Core function: forwarding. When a DS-marked packet arrives at a DS-capable router, the packet is forwarded onto its next hop according to the so-called per-hop behavior associated with that packet's class. The per-hop behavior influences how a router's buffers and link bandwidth are shared among the competing classes of traffic. A crucial tenet of the DS architecture is that a router's per-hop behavior will be based only on packet markings, i.e., the class of traffic to which a packet belongs. Thus, if packets being sent from H1 to H3 in Figure 6.7-1 receive the same marking as packets from H2 to H4, then the network routers treat these packets as a aggregate, without distinguishing whether the packets originated at H1 or H2. For example, R3 would not distinguish between packets from H1 and H2 when forwarding these packets on to R4. Thus, the differentiated service architecture obviates the need to keep router state for individial source-destination pairs - an important consideration in meeting the scalability requirement discussed at the beginning of this section.
An analogy might prove useful here. At many large-scale social events (e.g., a large public reception, a large dance club or discoteque, a concert, a football game), people entering the event receive a "pass" of one type or another. There are VIP passes for Very Important People; there are over-18 passes for people who are eighteen years old or older (e.g., if alcoholic drinks are to be served); there are backstage passes at concerts; there are press passes for reporters; there is an ordinary pass (sometimes simply the lack of a special pass) for the Ordinary Person. These passes are typically distributed on entry to the event, i.e., at the "edge" of the event. It is here at the edge where computationally intensive operations such as paying for entry, checking for the appropriate type of invitation, and matching an invitation against a piece of identification, are performed. Futhermore, there may be a limit on the number of people of a given type that are allowed into an event. If there is such a limit, people may have to wait before entering the event. Once inside the event, one's pass allows one to receive differentiated service at many locations around the event – a VIP is provided with free drinks, a better table, free food, entry to exclusive rooms, and fawning service. Conversely, an Ordinary Person is excluded from certain areas, pays for drinks, and receives only basic service. In both cases, the service received within the event depends solely on the type of one's pass. Moreover, all people within a class are treated alike.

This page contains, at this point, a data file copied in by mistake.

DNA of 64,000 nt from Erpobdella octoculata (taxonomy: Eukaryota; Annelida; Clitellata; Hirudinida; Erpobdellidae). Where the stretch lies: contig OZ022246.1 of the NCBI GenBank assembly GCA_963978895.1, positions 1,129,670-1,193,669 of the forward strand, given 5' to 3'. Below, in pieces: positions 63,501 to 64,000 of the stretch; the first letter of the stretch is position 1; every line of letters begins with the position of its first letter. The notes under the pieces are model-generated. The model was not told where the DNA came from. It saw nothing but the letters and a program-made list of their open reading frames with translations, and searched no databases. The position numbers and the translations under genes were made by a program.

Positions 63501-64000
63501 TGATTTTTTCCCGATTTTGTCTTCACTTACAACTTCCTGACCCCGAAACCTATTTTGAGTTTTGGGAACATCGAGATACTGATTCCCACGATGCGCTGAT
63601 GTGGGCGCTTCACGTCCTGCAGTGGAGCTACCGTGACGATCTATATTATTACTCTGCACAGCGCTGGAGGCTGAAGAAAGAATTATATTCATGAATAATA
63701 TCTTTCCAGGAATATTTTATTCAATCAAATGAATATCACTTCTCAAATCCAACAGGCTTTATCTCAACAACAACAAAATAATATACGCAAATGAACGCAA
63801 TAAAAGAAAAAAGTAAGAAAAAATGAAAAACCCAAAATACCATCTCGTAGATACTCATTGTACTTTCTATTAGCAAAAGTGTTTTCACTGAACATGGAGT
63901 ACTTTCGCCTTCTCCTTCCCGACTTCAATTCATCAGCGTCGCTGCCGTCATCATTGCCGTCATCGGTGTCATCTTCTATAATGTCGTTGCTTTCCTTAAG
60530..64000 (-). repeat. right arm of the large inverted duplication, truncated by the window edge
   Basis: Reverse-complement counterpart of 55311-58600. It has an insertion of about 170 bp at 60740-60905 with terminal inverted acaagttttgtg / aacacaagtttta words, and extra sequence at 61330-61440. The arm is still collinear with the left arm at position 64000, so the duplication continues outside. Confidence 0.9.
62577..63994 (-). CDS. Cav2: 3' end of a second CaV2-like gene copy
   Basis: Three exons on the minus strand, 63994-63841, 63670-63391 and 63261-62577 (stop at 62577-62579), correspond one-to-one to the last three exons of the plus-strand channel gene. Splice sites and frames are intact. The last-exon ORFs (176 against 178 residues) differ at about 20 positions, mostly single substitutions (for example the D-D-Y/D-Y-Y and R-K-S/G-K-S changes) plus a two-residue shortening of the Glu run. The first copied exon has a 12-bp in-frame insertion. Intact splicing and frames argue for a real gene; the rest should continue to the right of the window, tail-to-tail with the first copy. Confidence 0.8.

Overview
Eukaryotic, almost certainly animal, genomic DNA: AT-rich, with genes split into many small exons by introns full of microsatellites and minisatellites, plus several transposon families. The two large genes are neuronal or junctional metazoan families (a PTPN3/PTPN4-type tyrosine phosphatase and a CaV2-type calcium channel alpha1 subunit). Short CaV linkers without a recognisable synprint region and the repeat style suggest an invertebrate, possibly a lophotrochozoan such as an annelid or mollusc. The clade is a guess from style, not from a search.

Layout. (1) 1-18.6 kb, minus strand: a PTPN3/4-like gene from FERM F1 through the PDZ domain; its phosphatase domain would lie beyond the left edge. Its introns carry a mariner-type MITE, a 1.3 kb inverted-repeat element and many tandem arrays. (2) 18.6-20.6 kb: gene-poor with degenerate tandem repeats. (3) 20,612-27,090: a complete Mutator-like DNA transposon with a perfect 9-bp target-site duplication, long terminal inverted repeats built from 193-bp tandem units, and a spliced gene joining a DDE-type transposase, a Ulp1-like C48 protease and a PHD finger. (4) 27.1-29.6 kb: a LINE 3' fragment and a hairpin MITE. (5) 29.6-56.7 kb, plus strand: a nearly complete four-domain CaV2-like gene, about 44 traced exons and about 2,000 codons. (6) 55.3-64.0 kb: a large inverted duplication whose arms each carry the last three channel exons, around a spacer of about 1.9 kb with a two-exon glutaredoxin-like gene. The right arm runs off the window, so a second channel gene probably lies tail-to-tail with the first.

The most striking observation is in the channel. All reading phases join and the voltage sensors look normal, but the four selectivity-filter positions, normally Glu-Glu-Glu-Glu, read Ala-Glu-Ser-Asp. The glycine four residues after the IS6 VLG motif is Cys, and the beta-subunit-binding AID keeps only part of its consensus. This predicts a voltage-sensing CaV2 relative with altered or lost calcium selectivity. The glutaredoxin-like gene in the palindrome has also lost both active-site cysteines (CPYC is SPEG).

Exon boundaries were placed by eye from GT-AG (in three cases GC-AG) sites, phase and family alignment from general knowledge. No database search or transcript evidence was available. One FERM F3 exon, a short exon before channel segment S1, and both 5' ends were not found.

In the differentiated services architecture, a packet's mark is carried within the so-called Differentiated Services (DS) field in the IPv4 or IPv6 packet header. The definition of the DS field is intended to supersede the earlier definitions of the IPv4 Type-of-Service field (see Section 4.4) and the IPv6 Traffic Class Field (see Section 4.7). The structure of this 8-bit field is shown below in Figure 6.8-2
Figure 6.8-2: Structure of the DS field in IVv4 and IPv6 header
The 6-bit Differentiated Service Code Point (DSCP) subfield determines the so-called per-hop behavior (see section 6.8.4) that the packet will receive within the network. The 2-bit CU subfield of the DS field is currently unused. Restrictions are placed on the use of half of the DSCP values in order to preserve backward compatability with the IPv4 ToS field use; see [RFC 2474] for details. For our purposes here, we need only note that a packet's mark, its "code point" in the DS terminology, is carried in the 8-bit DS field.
As noted above, a packet is marked (more specificially, its DS field value is set) at the edge of the network. This can either happen at a DS-capable host or at the first point at which the packet encounters a DS-capable router. For our discussion here, we will assume marking occurs at an edge router that is directly connected to a sender, as shown in Figure 6.9-1.
Figure 6.9-3: Simple packet classification and marking